The Lord of the Rings: The Two Towers
A New Power Is Rising.
Frodo and Sam are trekking to Mordor to destroy the One Ring of Power while Gimli, Legolas and Aragorn search for the orc-captured Merry and Pippin. All along, nefarious wizard Saruman awaits the Fellowship members at the Orthanc Tower in Isengard.
This is a review of the extended edition of the film.
The most difficult part of any story, or a series of films that tell one story, is the middle. The beginning sets up the conflict, the end resolves the conflict, but the middle...what does the middle do? Stuff happens, sure...but what? Why? How? When? Where? Who?
Thankfully, Jackson and company dealt with this all-too-common dilemma with the deft ease and perfection as they had when dealing with every other aspect of this story. I have not read the books (though I do own them and will be diving in soon enough), but the word on the street is The Two Towers was the biggest departure from the source material.…
"He was twitching 'cause he's got ma axe embedded in his nervous system!" - Gimli
It's interesting to compare the Star Wars and The Lord of the Rings franchises in terms of quality. As shown in Kevin Smith's Clerks., the age-old debate reigns about whether The Empire Strikes Back or Return of the Jedi is a better film. Personally, I think it's the former. Now, if I was to do the same for Peter Jackson's adaptation of Tolkein's epic series, the finale would always come out on top. It's the middle section of my favourite franchise of all time that I have somewhat of a small problem with.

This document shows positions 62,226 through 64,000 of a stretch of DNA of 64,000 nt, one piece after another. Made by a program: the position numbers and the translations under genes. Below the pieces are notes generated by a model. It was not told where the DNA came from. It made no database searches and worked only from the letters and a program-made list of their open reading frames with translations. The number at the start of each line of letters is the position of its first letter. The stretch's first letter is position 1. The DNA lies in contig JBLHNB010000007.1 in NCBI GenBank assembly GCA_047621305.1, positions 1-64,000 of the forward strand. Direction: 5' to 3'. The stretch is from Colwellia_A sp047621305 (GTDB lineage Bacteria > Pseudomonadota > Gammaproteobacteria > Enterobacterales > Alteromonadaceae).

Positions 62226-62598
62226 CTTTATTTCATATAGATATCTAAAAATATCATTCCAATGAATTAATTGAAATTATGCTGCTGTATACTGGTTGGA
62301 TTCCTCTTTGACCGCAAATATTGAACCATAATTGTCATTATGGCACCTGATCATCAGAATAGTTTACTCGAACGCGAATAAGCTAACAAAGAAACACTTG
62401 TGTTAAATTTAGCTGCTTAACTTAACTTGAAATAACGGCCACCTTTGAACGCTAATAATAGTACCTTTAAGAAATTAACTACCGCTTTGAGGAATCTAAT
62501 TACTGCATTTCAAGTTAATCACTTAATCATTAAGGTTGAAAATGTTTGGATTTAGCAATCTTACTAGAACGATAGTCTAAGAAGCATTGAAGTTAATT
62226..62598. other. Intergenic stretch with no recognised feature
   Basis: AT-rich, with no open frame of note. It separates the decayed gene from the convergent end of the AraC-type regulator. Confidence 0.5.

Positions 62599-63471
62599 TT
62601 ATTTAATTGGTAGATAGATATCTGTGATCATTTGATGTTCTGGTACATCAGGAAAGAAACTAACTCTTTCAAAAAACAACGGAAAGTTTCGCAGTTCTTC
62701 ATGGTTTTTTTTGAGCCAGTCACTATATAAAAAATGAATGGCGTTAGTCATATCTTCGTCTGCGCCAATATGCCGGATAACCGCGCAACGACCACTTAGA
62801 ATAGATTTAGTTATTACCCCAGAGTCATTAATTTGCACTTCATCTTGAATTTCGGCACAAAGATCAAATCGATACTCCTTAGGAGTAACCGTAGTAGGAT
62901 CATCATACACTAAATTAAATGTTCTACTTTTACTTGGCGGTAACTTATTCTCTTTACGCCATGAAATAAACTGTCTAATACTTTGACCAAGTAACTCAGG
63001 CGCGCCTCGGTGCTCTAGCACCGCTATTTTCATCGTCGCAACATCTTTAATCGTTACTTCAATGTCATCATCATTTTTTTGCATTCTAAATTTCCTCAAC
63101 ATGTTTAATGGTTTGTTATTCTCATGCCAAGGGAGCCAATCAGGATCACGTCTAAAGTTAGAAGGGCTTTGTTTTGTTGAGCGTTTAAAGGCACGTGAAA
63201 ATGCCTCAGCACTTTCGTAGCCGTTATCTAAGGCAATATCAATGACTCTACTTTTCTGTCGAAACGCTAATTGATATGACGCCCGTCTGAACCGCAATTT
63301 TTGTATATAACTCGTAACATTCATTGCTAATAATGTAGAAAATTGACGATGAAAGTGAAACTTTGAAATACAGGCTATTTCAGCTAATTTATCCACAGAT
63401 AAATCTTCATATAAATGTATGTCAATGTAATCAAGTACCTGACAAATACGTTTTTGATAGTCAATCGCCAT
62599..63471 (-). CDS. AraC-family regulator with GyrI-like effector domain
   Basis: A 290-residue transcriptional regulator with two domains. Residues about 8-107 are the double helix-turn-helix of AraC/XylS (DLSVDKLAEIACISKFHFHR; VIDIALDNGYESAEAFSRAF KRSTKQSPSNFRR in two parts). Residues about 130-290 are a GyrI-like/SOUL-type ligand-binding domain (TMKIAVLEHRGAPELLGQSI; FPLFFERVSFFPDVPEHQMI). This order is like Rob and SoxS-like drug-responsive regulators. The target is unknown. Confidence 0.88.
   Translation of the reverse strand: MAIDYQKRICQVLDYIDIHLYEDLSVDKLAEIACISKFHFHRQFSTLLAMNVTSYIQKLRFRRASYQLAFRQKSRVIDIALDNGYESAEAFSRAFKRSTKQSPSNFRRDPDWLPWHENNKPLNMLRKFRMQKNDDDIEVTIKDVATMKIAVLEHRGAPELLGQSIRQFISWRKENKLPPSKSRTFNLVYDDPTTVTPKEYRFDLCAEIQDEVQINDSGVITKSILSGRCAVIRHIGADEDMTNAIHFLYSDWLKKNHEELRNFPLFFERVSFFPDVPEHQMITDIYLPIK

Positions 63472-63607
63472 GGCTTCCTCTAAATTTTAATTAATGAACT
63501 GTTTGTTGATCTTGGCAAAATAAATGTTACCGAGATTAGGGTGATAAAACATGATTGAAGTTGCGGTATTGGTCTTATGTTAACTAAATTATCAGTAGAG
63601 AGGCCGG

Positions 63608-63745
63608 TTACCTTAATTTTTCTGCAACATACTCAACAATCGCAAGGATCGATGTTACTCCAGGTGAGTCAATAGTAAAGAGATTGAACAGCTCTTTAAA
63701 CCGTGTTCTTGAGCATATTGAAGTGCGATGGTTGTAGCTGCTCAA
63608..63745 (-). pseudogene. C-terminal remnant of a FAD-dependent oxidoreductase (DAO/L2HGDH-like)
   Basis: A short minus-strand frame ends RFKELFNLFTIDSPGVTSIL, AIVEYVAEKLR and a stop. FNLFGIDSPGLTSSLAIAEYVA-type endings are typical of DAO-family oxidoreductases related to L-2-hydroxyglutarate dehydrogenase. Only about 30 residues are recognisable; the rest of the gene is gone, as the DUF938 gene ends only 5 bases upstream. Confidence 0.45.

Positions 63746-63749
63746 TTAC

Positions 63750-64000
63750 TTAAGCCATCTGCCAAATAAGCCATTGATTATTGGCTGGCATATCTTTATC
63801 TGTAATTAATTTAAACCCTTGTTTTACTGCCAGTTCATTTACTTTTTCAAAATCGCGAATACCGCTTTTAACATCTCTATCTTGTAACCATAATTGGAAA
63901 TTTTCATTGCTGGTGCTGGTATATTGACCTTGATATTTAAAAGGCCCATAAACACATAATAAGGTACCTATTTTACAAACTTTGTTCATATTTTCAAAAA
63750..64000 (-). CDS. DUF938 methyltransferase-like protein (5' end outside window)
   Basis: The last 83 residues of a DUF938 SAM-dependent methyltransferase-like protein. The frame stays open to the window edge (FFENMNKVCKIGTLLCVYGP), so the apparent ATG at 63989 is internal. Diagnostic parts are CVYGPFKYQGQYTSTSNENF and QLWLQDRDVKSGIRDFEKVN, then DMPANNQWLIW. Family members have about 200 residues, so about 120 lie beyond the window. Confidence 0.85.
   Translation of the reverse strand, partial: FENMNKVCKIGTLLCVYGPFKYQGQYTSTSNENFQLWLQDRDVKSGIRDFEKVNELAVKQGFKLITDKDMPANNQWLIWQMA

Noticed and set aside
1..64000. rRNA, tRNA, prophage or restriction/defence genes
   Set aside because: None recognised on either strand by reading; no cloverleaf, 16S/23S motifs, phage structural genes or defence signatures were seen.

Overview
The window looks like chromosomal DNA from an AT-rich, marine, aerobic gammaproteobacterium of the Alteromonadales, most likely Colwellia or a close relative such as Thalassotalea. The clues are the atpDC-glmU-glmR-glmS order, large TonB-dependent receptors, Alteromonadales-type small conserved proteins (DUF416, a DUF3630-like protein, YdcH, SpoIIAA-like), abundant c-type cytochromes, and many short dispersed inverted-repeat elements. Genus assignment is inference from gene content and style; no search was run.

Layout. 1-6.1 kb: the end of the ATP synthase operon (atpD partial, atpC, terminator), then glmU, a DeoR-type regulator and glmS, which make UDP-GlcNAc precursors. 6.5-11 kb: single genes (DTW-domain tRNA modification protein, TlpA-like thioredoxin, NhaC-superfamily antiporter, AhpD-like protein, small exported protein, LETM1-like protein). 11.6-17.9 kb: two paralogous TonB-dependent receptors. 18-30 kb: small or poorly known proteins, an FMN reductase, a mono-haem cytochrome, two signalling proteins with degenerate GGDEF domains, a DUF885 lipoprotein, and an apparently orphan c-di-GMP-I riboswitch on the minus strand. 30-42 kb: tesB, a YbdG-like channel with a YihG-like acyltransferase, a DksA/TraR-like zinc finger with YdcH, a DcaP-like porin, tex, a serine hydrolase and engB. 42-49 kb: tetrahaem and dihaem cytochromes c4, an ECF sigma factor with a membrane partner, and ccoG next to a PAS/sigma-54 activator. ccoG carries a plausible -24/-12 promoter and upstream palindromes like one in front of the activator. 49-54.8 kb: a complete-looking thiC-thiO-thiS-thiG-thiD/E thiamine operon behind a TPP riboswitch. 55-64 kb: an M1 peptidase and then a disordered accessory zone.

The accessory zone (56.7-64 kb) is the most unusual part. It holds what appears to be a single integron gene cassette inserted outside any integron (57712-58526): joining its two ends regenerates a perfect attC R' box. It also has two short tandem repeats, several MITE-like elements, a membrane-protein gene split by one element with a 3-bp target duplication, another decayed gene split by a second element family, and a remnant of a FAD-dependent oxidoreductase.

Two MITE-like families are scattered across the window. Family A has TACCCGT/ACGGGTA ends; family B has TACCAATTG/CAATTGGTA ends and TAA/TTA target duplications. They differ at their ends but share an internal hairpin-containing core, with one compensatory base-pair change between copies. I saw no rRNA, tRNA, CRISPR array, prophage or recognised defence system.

The Fellowship is fragmented, Gandalf is gone and Boromir fell valiantly in…
For years I have been one of the few to believe that the second installment of this epic trilogy, The Two Towers, was the strongest film of the bunch. I decided to go through them again and see if I still agree with this notion, and I ended up falling more in love with Fellowship than I ever had before (as seen from my 5 star review on Halloween). Perhaps I had changed my tune on the trilogy as a whole? Nope. Not yet at least.
With a long awaited rewatch of Return of the King still to come, I cannot make it official, but as of right now it remains the way I feel: The Two Towers is not…
*this review is about the extended version*
My initial response to The Fellowship of the Ring (which can be read here) was one of wonder and amazement. My expectations for the Two Towers were nothing but stellar. And Jackson kept all the promises he made in the first film and then some.
Doing the second part in a trilogy is always the most difficult as it does not have a beginning and an end. In Tolkien's books this always showed as they were not initially meant as a trilogy. The story was written as six separate books, it was the publisher's choice to make it into a trilogy. Peter Jackson understands this very well. His screenplay for the Two Towers…
(Film 14 of Toby's Attempt At The December Project)